Wednesday, March 23, 2016

Why We Are Not Going Home

News broke around the world yesterday about the terrorist attacks in Brussels.  One comment I saw on social media caught my attention.  It was a plea directed toward some of my American friends who live here in Bulgaria urging them to pack up and go home.  This got me thinking about why we do not leave in times like this.

The first reason we are not leaving is that we are hundreds of miles away from Brussels.  Bulgaria is literally on the other side of the continent.  In fact, the bombings in Ankara, Turkey earlier this month were closer to us that the attack in Brussels.

(By the way, don’t feel bad if you didn’t know that Bulgaria is very far away from Brussels.  When the Boston marathon bombing happened, I had a European friend who asked if my family in Minnesota was ok.  We can’t all be geography experts.)

The second reason we are not leaving is that we have seen things like this happen before.  On July 18, 2012 there was a terrorist attack in Burgas, Bulgaria where a suicide bomber blew up a bus full of Israeli tourists.

Bus in Burgas blown up by Hezbollah on July 18, 2012

I know that the Paris and Brussels attacks shook up the U.S. because Paris and Brussels are centers of American tourism and commerce where you are far more likely to find an American that Burgas or Ankara.  Nevertheless terrorist attacks have happened and keep happening around the world.

Additionally danger exists even outside of the terrorist realm.  Here in Sofia, our next-door neighbor’s house was once raided by a police force in the dead of night.  Last year there was an RPG (rocket propelled grenade) attack on a mafia boss who used to live just down the block from us.  We have even heard gunshots on our street just outside our house.  Danger exists, and we are aware of it.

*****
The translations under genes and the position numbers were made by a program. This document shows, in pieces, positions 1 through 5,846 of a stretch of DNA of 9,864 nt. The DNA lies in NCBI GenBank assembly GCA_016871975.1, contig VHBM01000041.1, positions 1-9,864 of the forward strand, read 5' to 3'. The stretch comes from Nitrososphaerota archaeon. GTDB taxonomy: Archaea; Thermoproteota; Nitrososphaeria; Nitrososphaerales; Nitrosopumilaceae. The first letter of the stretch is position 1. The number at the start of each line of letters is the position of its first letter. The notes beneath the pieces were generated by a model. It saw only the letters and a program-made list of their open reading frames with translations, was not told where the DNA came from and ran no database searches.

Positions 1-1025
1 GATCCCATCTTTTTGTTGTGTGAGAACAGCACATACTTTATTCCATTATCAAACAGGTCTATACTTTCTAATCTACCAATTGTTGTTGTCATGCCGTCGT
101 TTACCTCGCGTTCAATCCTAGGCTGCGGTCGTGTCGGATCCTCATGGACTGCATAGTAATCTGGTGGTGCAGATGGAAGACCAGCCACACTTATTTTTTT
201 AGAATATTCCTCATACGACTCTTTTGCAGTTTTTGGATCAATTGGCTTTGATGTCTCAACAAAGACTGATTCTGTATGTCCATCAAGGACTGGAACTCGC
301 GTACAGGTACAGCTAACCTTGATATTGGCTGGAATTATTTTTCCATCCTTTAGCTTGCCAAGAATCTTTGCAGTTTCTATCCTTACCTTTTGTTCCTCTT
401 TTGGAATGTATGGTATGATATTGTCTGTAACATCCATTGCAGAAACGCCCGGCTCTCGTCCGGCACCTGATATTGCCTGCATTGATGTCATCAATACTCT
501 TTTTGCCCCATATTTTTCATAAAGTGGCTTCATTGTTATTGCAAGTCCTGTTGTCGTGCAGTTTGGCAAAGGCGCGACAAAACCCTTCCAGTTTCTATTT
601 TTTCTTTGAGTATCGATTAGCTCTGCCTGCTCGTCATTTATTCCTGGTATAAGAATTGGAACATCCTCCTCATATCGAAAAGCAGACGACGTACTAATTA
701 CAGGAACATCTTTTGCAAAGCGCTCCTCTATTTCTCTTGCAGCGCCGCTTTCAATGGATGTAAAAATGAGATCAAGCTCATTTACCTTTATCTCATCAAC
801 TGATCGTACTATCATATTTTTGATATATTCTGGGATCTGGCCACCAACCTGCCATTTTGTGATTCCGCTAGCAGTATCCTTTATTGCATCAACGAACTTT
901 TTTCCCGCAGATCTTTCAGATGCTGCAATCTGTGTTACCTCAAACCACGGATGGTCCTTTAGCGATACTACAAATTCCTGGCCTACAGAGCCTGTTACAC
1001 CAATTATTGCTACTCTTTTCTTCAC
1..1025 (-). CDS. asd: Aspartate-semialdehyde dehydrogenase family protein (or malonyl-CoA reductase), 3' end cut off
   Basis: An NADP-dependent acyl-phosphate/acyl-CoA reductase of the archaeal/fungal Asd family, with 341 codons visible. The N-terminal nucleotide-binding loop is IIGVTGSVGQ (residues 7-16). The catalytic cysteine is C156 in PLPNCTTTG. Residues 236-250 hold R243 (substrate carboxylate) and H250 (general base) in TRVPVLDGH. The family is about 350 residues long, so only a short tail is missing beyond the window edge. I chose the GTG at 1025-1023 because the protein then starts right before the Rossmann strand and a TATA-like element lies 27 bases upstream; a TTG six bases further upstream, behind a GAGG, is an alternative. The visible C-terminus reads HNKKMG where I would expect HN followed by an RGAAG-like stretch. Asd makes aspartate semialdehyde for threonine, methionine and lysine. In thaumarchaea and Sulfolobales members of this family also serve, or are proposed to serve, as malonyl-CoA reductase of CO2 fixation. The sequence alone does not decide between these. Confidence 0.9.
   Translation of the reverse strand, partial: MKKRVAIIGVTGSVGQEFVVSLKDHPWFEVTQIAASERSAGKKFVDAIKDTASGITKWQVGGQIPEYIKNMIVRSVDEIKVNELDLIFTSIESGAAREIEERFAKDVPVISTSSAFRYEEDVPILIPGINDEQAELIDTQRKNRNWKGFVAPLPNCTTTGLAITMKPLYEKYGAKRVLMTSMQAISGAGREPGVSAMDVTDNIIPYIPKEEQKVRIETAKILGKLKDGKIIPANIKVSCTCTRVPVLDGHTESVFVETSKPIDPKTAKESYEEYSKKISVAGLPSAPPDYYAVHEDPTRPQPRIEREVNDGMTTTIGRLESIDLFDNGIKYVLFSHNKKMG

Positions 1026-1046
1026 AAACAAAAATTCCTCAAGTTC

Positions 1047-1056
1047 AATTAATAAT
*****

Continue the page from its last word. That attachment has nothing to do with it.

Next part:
Besides, it's not like moving back to the United States would keep us free from danger.  You are statistically far more likely to be murdered in Chicago than you are in Sofia.  The world is full of evil people.  The only way to escape them completely is to leave the world.

All of this leads to a more serious topic though.  It makes me think about the theological implications of fearing for our lives.  As a Christian, I believe God is in control.  This does not mean that bad things will not happen to me.  They do on a daily basis.  This does mean that when they do happen, I can have assurance that God will turn them all for good.

The reality is, I am going to die someday.  It may be years from now when I’m older than my 92 year-old grandpa, or it could be that death will take me in less than a minute.  I will die at exactly the time and place when God wants me to die, and I am ready for it.  Nothing can be accomplished by living in fear and attempting to avoid that eventuality.

Now this does not mean I live foolishly.  I take precautions.  I have a detailed evacuation plan in place for my family and any teammates working with us in Sofia.  I also lock my doors at night and am ready in most circumstances to protect myself and my family.  I don’t take unnecessary risks like jumping in front of moving cars, and if I see a man with a gun I will move away from him if at all possible.

However, I will not be subject to the fear of death because I trust God--even if I were to die sooner rather than later.  Instead, I will live my life for Him, and do his will.

That is the real reason we are not packing up and going home.  We trust God, and we recognize that the best place to be is in His will regardless of the danger.


  1. Replies
    1. My the lord give you peace and a life of enjoyment though hard times for you and your family
      May the lord me by your side and give you strength Amen